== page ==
GM expands ignition-switch recall


GM is recalling 2.4 million cars to fix the flawed switches, which the company has linked to 12 deaths. (Jeff Kowalsky/Bloomberg)

General Motors on Friday dramatically expanded its recall of Chevrolet Cobalts and five other small vehicles to search for faulty ignition switches that may have previously been used to repair some of the cars.

The company’s move means that it is recalling 2.6 million cars to fix the flawed switches, which it has linked to 12 deaths.

GM, which is under pressure from federal and congressional investigations as well as a growing number of lawsuits, said the expanded recall — which added 971,000 vehicles worldwide, including 824,000 in the United States — is aimed at retrieving just 5,000 ignition switches that could have been used to repair Cobalts and other small cars not included in the previous recall.

The company said that about 95,000 faulty switches were sold to aftermarket wholesalers and dealers, and 5,000 of those were used to make repairs in new cars not included in the previous recall.

The recall includes all model years of GM’s Chevrolet Cobalt and HHR, Pontiac G5 and Solstice, and Saturn Ion and Sky.

Laura Christian, whose daughter was killed when her airbag did not deploy, talks about why she is suing the automaker, and what she hopes to tell CEO Mary Barra. (Reuters)

“GM is unaware of any reports of fatalities with this [new] group of vehicles” where defective switches were to blame, the company said in a statement.

The new recall comes as GM is recalling 1.6 million older model vehicles to repair switches that could be accidently turned off if they are jostled or attached to a heavy key ring. When the switch turns off, the car loses power brakes and steering, and its air bags are disabled.

GM has told owners of the vehicles to remove everything but the car key from their rings when driving until a new ignition switch can be installed. The company also has instructed dealers that it would pay for loaner vehicles or rentals for owners who do not want to drive their recalled cars until they are repaired.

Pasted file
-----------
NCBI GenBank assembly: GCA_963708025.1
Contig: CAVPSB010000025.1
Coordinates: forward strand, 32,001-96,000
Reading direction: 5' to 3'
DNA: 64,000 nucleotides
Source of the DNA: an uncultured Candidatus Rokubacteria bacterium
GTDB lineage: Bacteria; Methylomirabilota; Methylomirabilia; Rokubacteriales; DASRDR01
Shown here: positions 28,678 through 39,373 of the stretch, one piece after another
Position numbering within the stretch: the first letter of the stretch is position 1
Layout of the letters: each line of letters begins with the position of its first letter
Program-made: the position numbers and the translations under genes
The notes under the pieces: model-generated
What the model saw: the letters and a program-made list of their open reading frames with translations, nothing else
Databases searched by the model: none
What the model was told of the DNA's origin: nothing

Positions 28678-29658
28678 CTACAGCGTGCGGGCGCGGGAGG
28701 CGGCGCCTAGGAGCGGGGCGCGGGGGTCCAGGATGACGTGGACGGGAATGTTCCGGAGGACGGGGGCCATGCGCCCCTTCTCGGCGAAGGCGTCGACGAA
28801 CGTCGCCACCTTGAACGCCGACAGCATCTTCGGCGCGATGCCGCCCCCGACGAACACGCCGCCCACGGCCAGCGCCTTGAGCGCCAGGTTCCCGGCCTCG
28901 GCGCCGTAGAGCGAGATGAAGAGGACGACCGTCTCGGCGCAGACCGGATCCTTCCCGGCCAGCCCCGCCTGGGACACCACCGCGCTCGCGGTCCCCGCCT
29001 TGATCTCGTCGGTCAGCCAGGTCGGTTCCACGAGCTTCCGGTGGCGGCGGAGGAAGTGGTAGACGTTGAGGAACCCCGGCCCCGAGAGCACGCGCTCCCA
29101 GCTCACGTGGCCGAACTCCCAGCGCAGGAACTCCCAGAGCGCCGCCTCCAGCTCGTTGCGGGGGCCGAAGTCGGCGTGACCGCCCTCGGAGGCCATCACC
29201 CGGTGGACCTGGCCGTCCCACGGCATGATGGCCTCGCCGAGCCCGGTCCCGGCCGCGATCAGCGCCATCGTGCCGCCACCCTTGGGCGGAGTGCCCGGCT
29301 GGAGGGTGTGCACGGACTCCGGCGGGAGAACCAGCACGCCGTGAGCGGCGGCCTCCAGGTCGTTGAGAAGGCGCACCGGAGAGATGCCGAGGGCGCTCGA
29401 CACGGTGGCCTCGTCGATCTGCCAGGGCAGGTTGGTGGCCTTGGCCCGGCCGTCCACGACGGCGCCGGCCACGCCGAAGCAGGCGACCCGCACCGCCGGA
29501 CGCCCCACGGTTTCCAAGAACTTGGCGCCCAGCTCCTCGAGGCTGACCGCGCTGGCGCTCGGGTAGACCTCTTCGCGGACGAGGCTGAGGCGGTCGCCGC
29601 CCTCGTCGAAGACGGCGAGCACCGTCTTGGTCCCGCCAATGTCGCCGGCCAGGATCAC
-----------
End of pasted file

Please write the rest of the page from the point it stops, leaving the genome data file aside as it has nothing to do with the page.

The company has said that dealers should receive replacement parts for the original recall by April 7.

GM is under scrutiny because it knew about the deadly ignition-switch problem for more than a decade before issuing its initial recall. Early on, the company had proposed redesigning the ignition switch or adding an insert to address the problem but later decided against it, according to documents the company filed with federal safety regulators.

The company has apologized repeatedly for the delay in issuing a recall, saying it struggled to pinpoint the problem.

The slow recall has also put the National Highway Traffic Safety Administration under fire for not detecting the problem and ordering a recall. NHTSA has said that it, too, struggled to find the problem despite opening three special probes of accidents linked to the flawed switch.

Earlier Friday, GM confirmed that it has sent notices to dealers telling them to stop delivering to customers 2013 and 2014 Chevrolet Cruze compacts with 1.4-liter engines. The company offered no explanation for the order.

Also this month, GM announced the recall of more than 1.5 million vehicles to address brake parts, air-bag wiring and other parts in several models. The company has appointed a top executive to oversee safety issues.

“We are taking no chances with safety,” GM chief executive Mary T. Barra said in a statement Friday. “Trying to locate several thousand switches in a population of 2.2 million vehicles and distributed to thousands of retailers isn’t practical. Out of an abundance of caution, we are recalling the rest of the model years.”

Automobile safety advocates called the rash of GM recalls a direct result of the attention being focused on GM for its original response to the ignition-switch problem.

“What is so interesting to me is what the pressure of the public spotlight and the possibility of criminal penalties have done to force this company to behave,” said Joan Claybrook, a former NHTSA administrator.

Michael A. Fletcher is a national economics correspondent, writing about unemployment, state and municipal debt, the evolving job market and the auto industry.
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